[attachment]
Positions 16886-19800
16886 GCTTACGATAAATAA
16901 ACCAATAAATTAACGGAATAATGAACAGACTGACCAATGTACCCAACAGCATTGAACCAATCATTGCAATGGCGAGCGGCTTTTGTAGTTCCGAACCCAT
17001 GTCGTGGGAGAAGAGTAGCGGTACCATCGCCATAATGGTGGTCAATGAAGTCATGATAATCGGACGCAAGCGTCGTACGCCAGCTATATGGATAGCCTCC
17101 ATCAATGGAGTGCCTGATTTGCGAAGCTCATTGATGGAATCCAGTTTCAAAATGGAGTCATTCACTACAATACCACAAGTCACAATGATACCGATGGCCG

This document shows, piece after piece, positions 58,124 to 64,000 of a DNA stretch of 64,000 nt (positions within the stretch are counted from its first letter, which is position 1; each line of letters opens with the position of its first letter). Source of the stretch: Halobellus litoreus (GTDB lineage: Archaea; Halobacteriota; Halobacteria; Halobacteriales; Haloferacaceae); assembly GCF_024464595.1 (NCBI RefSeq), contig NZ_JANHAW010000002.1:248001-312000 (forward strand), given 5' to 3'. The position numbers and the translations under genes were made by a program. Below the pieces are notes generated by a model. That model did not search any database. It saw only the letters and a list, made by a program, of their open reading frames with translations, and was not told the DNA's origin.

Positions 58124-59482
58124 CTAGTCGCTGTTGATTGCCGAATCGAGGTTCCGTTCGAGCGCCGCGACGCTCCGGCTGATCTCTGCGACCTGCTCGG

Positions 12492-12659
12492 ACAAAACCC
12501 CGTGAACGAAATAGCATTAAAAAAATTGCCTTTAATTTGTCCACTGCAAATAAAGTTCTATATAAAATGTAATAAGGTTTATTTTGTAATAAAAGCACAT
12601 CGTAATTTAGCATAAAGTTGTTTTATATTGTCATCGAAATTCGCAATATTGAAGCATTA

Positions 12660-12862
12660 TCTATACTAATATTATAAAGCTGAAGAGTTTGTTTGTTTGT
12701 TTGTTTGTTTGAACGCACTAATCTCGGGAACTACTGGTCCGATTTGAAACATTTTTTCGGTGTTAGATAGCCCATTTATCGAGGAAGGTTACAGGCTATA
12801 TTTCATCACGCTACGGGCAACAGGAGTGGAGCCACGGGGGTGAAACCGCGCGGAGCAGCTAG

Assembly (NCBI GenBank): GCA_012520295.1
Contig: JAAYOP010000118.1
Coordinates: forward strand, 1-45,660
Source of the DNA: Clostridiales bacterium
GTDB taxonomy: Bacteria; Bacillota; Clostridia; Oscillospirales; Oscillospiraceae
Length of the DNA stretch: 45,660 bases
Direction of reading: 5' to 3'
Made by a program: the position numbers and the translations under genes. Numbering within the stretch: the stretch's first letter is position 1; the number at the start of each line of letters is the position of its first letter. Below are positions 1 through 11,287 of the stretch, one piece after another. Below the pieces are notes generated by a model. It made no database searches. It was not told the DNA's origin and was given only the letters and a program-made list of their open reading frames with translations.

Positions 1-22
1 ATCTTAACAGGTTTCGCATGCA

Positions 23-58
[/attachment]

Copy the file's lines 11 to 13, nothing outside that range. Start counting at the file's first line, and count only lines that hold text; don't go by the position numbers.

12501 CGTGAACGAAATAGCATTAAAAAAATTGCCTTTAATTTGTCCACTGCAAATAAAGTTCTATATAAAATGTAATAAGGTTTATTTTGTAATAAAAGCACAT
12601 CGTAATTTAGCATAAAGTTGTTTTATATTGTCATCGAAATTCGCAATATTGAAGCATTA

Positions 12660-12862